The scientific community has gone back and forth on the dangers and harmful effects of wireless network signals and technologies. As of June 2014, the common belief is that Wi-Fi signals and routers pose little risk to humans, but there may be some special cases such as damage to sperm or cumulative radiation. When reviewing a new study, ask yourself if the Wi-Fi signal is the most likely culprit for any harmful effect or if another factor may be more dangerous.
Wireless networking technology transmits very low-intensity radio waves on a wavelength similar to that of microwave radiation. Radiation output often causes concerns among consumers, but health groups such as the UK Health Protection Agency note that Wi-Fi signal radiation is roughly 100,000 times less intense than your microwave’s. Radiation output has similarly caused concerns over cell phone usage; humans receive a year’s worth of Wi-Fi radiation exposure in a single 20-minute phone call.
Wireless signals are similar to many emissions humans encounter every day, such as those from cell phones, digital TVs, Bluetooth devices and other wireless technologies. While not individually harmful, health agencies in Canada and the UK say there may be a risk to children who are continually exposed to multiple high-radiation sources for periods of 10 years or more. Most children will never reach these exposure levels and there’s no evidence that Wi-Fi signals alone pose any risk to schoolchildren or adults, says the Canadian government’s Health Canada service.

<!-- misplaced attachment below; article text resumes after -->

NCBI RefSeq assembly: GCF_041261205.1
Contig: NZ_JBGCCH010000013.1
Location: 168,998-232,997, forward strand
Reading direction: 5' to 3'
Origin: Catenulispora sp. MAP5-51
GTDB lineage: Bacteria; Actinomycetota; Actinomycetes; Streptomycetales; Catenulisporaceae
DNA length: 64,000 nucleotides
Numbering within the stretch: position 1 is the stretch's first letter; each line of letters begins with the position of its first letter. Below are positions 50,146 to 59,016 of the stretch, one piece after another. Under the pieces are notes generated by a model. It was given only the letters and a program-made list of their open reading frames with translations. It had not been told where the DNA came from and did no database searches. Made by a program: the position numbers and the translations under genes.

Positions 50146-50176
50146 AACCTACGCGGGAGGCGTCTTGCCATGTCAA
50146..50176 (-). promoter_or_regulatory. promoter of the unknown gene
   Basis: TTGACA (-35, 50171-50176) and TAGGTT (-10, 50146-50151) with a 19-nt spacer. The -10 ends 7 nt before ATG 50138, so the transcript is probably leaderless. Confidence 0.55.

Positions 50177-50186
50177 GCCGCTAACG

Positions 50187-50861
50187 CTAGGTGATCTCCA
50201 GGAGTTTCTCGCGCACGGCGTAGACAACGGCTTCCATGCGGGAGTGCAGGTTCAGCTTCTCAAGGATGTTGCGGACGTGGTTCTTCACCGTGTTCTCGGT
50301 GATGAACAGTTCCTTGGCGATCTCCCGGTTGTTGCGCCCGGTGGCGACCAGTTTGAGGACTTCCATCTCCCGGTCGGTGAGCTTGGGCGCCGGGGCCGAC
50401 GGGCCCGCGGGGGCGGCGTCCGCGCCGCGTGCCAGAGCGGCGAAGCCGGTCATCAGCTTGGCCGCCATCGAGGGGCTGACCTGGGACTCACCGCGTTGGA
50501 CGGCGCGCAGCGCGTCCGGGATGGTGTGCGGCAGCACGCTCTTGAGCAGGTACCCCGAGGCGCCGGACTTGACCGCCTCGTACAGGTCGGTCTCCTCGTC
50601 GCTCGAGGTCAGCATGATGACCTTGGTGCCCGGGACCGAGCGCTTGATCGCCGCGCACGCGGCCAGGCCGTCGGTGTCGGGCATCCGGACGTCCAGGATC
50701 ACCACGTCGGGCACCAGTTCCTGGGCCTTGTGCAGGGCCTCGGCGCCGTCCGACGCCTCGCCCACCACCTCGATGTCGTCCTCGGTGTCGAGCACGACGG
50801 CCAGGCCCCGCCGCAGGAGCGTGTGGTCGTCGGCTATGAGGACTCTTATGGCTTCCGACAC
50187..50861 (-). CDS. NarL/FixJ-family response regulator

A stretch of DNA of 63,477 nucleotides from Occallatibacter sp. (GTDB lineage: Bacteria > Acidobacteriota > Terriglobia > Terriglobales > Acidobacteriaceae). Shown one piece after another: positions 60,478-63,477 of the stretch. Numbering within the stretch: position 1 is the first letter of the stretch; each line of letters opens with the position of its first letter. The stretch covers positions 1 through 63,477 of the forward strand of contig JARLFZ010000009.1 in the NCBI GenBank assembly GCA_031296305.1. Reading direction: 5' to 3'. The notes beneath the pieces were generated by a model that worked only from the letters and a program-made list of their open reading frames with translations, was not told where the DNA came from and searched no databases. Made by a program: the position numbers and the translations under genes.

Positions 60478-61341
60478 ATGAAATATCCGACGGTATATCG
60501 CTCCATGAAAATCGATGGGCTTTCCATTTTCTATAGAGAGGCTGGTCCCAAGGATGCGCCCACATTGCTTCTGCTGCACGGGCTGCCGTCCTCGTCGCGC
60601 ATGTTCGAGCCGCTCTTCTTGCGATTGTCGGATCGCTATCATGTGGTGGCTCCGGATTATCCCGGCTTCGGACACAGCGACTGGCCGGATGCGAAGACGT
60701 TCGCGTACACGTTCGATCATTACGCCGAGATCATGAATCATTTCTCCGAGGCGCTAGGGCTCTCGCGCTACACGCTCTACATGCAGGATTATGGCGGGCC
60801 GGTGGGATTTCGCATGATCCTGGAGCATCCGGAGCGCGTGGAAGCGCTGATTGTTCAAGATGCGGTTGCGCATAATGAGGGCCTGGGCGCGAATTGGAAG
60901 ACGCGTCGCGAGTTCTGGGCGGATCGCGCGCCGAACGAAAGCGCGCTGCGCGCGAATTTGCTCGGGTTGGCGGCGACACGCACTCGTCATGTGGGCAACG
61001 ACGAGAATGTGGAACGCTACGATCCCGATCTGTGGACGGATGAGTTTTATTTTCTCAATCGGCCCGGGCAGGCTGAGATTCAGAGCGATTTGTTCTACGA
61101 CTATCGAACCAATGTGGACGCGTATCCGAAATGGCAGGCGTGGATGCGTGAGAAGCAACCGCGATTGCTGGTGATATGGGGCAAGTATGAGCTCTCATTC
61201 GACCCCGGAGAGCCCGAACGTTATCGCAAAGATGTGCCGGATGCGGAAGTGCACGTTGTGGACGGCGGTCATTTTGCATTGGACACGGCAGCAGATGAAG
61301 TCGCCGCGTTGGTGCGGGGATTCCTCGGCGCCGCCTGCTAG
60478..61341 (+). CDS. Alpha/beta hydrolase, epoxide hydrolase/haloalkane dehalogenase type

Heat or Radiation?
In December 2013, a group of students in Denmark published a popular study in which they tried to emulate the dangers humans face by growing plants near wireless routers to test the impact of their radiation. During the experiment, most of the seedlings grown in a room with the Wi-Fi equipment died with 12 days. However, scientists have pointed to the heat caused by the router and computer equipment as the most likely reason for the death of the seedlings. “Scientifically there's no evidence to support that these signals are a cause for concern,” Temple University professor Marvin Ziskin told The Daily Mail in that same month.
A 2011 study published in “Fertility and Sterility” found that exposure to a wireless Internet-connected laptop for four hours could damage a man’s sperm. In the study, sperm observed after the exposure had reduced mobility and were more likely to contain DNA fragmentation, which can be a cause of infertility. However, heat may once again be the true problem. Men in the study rested the laptops on their laps and the significant heat generated by the device is a serious risk factor for poor sperm quality, fertility expert Dr. Allan Pacey told the BBC.